World reaches the tipping point of success and failure; Rotary International End Polio Now co-ordinator and Cardiff Bay Rotary member Mike Parry outlines the work the organisation is doing to help eradicate the disease.
When eradicated, Polio will be only the second disease in human history to be eradicated following the spectacular success of ridding the world of Smallpox in 1979.
After nearly 30 years, and after immunising more than two billion children against polio, the world's largest voluntary service organisation, Rotary International, and its partners are on the brink of making history.
When Rotary began the fight in 1985, polio affected 350,000 people, mostly children, in 125 countries every year. Since then, polio has been reduced by more than 99%.
Fewer than 700 new cases were reported in 2011, and the wild poliovirus today is confined to isolated pockets in only three countries.
But if they don't finish the fight right now, polio could quickly re-surge, with devastating consequences. More than 10 million children could be paralysed in the next 40 years. This once-in-a-generation opportunity would be gone forever.
Polio is one of only a few diseases which can be completely eradicated, such as was the case with smallpox.
By eradicating Polio, children across the entire world will benefit and no child need ever know the pain of Polio-paralysis.
Most diseases such as HIV and malaria for example cannot be eradicated because the tools to eradicate them are not available.
Polio however does not have an intermediate host, such as the mosquitoes in the case of malaria, and a safe and effective vaccine is available.
Polio is a highly infectious disease that invades the nervous system and can cause paralysis or even death in a matter of hours.
The wild Polio virus enters the body through the mouth, in water or food that has been contaminated with faecal matter from an infected person. The virus multiplies in the intestine and is excreted by the infected person, which can pass on the virus to others. Children under five years of age are mainly affected.
As recently as 20 years ago, 1,000 children every single day were paralysed by polio. In 2012 only 489 cases, as of the end of October, had been reported, but that is still nearly two cases per day that adversely affect young children.
Polio does not respect borders - children living in areas where immunity levels are low are especially vulnerable. The best defence against polio is to eradicate the virus and this is what Rotary and its partners in the Global Polio Eradication Initiative (GPEI) are working towards. Only then will all children be safe.
The vaccines are designed to be administered multiple times to ensure full protection. In the tropics, several doses of the polio vaccine are required for a child to be fully protected - sometimes more than 10 and each additional doses further strengthens a child's immunity levels. The number of doses it takes to immunise a child depends on their health and nutritional status, and how many other viruses the child has been exposed to.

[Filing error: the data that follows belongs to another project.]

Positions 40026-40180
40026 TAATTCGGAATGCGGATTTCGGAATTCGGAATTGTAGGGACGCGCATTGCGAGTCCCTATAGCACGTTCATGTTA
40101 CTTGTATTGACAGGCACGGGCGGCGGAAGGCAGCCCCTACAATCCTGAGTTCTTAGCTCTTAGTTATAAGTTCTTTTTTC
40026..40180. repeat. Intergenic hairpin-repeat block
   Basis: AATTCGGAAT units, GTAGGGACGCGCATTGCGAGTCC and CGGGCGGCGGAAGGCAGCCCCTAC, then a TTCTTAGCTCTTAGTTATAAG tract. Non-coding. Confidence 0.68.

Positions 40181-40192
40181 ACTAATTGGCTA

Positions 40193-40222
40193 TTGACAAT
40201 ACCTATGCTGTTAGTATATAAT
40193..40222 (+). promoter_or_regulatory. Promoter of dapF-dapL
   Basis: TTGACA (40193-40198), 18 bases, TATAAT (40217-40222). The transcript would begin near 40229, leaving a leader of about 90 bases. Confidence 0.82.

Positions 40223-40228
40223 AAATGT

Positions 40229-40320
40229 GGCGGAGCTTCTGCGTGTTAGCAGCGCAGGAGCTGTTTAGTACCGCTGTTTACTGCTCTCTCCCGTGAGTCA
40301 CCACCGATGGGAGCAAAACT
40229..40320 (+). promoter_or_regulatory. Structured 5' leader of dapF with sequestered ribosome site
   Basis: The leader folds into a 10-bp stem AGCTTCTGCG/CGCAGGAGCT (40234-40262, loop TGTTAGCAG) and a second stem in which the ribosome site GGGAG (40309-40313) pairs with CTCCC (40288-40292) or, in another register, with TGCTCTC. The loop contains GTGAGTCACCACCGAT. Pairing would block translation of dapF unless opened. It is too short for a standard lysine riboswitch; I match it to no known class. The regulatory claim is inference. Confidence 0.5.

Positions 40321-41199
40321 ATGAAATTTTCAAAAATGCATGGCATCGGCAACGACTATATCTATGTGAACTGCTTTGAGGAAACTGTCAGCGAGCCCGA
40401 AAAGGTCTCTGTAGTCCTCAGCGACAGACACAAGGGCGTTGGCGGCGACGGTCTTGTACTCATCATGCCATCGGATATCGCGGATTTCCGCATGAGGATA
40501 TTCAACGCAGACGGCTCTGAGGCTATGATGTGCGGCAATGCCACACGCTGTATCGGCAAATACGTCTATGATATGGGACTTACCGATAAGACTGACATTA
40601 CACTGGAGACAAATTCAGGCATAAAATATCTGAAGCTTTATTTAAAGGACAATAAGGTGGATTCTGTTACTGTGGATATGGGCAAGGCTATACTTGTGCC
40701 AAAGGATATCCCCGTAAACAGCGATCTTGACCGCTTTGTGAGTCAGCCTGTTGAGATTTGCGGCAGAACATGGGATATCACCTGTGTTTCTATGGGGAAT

Rotarians assist in the immunisation process often referred to a National Immunisation Days (NIDs) and the numbers are unbelievably large. Rotarians from Wales joined with fellow Rotarians from England, Scotland and Ireland at the beginning of November to join in what is hoped to be one of the last mass immunisation programmes in India. India reported its last Polio case in January 2011 and overcame significant geographical and medical problems to achieve this position through the cooperation of Rotary, its partners and the Government of India.
There are just three countries which have never stopped polio transmission - Pakistan, Afghanistan and Nigeria. However Polio can and does spread from these countries to their neighbours and beyond. Chad being a current example of a country that had eradicated Polio only to see it return with five cases reported this year.
This is where a problem exists.
As of October 2012, Rotary and its partners through the Global Polio eradication Initiative (GPEI) recognises a significant funding gap that could mean a staggering 94 million children over 33 countries may not receive vaccination to boost their immunity.
The Director General of the World Health Organisation has described the current state of polio eradication as being at a tipping point between success and failure. A Global Emergency Action Plan has been developed to address the critical programmatic risks and source the urgent additional investment that is essential to tip it towards success.
With the lowest-ever number of Polio cases reported in 2012, success has never been closer.
Rotarians in Wales, in the reminder of Great Britain and Ireland and across the World are determined that success in the total eradication of Polio will be achieved.
A baby is given a dose of oral polio vaccine
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|Publication:||Western Mail (Cardiff, Wales)|
|Date:||Dec 10, 2012|
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